The following is a tentative outline of the course:

Regular problem sets and exams.

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Math. 215. Calculus III.

Instructor(s):

Prerequisites & Distribution: Math. 116, 119, 156, 176, 186, or 296. Credit can be earned for only one of Math. 215, 255, or 285. (4). (MSA). (BS). (QR/1).

Full QR

Credits: (4).

Course Homepage: http://www.math.lsa.umich.edu/courses/215/

The sequence Math 115-116-215 is the standard complete introduction to the concepts and methods of calculus. It is taken by the majority of students intending to concentrate in mathematics, science, or engineering as well as students heading for many other fields. The emphasis is on concepts and solving problems rather than theory and proof. All sections are given a midterm and final exam. Topics include vector algebra and vector functions; analytic geometry of planes, surfaces, and solids; functions of several variables and partial differentiation; line, surface, and volume integrals and applications; vector fields and integration; Green's Theorem and Stokes' Theorem. There is a weekly computer lab using Maple software. Math 285 is a somewhat more theoretical course which covers the same material. For students intending to concentrate in mathematics or who have some interest in the theory of mathematics as well as its applications, the appropriate sequel is Math 217. Students who intend to take only one further mathematics course and need differential equations should take Math 216.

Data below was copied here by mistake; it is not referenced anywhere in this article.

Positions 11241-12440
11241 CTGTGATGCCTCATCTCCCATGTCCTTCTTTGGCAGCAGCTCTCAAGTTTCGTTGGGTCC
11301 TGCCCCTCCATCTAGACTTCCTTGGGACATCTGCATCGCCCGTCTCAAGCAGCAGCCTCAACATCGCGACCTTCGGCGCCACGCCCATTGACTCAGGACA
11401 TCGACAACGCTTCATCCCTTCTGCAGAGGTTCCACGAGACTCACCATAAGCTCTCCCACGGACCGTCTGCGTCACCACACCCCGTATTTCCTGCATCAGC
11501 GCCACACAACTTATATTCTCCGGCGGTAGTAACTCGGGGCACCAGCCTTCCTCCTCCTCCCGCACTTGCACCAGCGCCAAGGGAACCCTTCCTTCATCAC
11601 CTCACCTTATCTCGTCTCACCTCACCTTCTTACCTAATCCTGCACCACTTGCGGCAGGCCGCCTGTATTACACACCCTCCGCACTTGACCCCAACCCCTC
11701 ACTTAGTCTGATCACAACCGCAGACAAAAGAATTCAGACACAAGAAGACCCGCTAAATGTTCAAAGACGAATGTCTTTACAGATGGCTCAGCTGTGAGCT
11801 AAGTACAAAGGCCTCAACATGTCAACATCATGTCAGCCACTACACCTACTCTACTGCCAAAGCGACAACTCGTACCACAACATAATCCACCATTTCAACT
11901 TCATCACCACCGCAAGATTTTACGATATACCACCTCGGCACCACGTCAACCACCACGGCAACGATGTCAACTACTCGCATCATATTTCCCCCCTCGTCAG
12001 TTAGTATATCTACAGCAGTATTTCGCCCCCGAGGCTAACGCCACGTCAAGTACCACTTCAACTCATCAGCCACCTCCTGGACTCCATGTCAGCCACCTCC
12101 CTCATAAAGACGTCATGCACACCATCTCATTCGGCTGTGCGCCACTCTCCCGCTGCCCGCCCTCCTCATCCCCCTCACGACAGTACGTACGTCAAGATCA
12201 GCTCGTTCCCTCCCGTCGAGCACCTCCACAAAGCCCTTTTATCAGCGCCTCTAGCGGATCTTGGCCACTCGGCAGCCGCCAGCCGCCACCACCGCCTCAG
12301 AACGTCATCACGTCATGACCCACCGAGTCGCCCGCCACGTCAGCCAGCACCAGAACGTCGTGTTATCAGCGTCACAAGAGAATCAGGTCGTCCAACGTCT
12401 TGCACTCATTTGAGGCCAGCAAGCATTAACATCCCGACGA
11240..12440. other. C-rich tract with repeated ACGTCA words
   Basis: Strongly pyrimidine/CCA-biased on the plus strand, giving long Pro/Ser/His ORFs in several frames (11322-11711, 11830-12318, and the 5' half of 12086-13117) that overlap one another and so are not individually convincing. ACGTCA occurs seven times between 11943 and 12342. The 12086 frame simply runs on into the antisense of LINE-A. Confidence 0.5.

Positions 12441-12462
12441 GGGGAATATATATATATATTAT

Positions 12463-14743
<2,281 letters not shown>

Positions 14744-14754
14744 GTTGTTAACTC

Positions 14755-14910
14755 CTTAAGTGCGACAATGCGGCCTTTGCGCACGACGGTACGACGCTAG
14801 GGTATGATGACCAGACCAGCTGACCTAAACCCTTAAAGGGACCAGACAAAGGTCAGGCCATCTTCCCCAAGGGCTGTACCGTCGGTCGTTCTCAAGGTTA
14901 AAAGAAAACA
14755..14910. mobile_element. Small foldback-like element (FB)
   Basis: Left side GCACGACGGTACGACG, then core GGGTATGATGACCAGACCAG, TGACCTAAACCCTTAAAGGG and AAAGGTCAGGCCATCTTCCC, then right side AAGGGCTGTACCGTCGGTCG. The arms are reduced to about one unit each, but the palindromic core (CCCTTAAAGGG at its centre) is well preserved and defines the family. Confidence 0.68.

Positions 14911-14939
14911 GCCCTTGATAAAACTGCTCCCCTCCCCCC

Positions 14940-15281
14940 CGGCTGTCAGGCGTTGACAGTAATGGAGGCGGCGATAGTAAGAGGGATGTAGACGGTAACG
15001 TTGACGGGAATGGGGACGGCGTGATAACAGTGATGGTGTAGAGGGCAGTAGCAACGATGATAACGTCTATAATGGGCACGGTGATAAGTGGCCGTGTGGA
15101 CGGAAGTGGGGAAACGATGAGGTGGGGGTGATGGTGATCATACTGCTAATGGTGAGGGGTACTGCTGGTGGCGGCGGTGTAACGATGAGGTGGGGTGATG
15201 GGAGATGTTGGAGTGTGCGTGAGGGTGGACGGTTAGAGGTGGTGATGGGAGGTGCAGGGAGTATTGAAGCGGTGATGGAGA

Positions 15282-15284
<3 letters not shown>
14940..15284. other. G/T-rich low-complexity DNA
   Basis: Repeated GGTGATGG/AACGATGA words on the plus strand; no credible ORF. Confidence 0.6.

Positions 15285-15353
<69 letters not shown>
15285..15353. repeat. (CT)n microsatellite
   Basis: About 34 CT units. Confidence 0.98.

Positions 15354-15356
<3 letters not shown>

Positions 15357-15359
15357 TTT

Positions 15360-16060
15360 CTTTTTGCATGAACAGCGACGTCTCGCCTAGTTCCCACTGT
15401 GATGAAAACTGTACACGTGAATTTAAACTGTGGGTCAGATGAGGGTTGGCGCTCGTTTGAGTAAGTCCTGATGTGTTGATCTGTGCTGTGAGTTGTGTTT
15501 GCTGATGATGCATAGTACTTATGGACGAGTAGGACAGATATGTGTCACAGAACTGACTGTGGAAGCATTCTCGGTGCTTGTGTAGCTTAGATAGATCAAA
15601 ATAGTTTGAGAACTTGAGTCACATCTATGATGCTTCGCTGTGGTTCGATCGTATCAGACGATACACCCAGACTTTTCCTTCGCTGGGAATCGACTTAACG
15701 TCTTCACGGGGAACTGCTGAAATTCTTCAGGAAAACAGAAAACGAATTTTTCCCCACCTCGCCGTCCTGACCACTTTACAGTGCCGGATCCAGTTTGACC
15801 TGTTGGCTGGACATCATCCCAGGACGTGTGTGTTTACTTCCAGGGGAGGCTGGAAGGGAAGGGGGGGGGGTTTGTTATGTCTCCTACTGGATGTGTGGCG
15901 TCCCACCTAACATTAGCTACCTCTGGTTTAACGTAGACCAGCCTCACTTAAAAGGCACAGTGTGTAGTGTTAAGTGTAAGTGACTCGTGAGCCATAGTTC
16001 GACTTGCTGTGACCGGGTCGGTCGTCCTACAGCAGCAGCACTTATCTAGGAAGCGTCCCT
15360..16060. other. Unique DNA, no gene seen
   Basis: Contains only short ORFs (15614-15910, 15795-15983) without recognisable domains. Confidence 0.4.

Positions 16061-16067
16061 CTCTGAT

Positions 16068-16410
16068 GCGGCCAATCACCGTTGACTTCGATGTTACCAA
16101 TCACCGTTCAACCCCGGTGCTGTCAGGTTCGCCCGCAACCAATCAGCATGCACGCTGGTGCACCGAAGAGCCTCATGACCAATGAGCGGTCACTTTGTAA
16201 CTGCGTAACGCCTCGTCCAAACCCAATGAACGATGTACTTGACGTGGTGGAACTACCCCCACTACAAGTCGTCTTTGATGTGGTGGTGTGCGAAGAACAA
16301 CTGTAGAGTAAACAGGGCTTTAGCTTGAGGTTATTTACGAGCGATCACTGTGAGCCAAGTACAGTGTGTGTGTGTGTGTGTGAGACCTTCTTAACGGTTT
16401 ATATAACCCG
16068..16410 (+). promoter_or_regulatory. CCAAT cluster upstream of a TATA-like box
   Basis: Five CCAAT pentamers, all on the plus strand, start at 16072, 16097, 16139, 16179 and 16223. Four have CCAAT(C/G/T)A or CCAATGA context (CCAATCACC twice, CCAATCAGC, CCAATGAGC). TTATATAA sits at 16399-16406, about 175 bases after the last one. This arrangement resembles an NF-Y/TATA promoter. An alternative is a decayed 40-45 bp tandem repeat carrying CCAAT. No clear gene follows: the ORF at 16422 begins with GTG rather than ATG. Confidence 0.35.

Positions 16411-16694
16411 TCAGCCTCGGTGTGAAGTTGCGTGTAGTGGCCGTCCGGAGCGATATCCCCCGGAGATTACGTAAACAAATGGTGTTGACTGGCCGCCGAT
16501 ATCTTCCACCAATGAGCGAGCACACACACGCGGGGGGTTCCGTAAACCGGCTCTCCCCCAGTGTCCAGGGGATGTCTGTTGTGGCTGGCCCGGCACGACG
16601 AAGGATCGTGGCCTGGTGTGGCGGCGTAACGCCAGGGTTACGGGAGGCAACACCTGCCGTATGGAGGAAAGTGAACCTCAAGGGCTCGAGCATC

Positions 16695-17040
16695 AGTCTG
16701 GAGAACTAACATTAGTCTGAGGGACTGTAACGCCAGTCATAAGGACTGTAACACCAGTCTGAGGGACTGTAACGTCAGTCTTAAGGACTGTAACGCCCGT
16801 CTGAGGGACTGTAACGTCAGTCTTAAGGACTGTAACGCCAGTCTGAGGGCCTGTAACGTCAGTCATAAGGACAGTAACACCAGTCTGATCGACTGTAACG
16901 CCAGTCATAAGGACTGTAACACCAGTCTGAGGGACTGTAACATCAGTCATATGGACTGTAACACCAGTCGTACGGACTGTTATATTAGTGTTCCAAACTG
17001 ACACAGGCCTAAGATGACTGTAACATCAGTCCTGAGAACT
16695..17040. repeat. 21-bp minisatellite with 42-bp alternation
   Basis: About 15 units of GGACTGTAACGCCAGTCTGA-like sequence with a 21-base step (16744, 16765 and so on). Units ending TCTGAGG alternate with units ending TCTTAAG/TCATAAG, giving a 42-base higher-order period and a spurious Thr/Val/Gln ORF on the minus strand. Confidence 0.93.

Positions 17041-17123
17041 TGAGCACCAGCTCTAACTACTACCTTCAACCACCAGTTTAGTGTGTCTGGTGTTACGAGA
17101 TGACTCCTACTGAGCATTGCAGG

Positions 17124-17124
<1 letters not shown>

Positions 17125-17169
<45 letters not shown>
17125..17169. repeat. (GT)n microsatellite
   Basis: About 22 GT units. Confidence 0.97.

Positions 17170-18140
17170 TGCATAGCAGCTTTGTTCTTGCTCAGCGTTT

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Math. 216. Introduction to Differential Equations.

Instructor(s):

Prerequisites & Distribution: Math. 116, 119, 156, 176, 186, or 296. Credit can be earned for only one of Math. 216, 256, 286, or 316. No credit granted to those who have completed or are enrolled in Math 214. (4). (MSA). (BS).

Credits: (4).

Course Homepage: http://www.math.lsa.umich.edu/courses/216/

For a student who has completed the calculus sequence, there are two sequences which deal with linear algebra and differential equations, Math 216-417 (or 419) and Math 217-316. The sequence Math 216-417 emphasizes problem-solving and applications and is intended for students of engineering and the sciences. Math concentrators and other students who have some interest in the theory of mathematics should elect the sequence Math 217-316. After an introduction to ordinary differential equations, the first half of the course is devoted to topics in linear algebra, including systems of linear algebraic equations, vector spaces, linear dependence, bases, dimension, matrix algebra, determinants, eigenvalues, and eigenvectors. In the second half these tools are applied to the solution of linear systems of ordinary differential equations. Topics include: oscillating systems, the Laplace transform, initial value problems, resonance, phase portraits, and an introduction to numerical methods. There is a weekly computer lab using MATLAB software. This course is not intended for mathematics concentrators, who should elect the sequence 217-316. Math 286 covers much of the same material in the Honors sequence. The sequence Math 217-316 covers all of this material and substantially more at greater depth and with greater emphasis on the theory. Math 404 covers further material on differential equations. Math 217 and 417 cover further material on linear algebra. Math 371 and 471 cover additional material on numerical methods.

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Math. 217. Linear Algebra.

Instructor(s):

Prerequisites & Distribution: Math. 215, 255, or 285. No credit granted to those who have completed or are enrolled in Math. 417, 419, or 513. (4). (MSA). (BS). (QR/1).

Full QR

Credits: (4).

Course Homepage: No Homepage Submitted.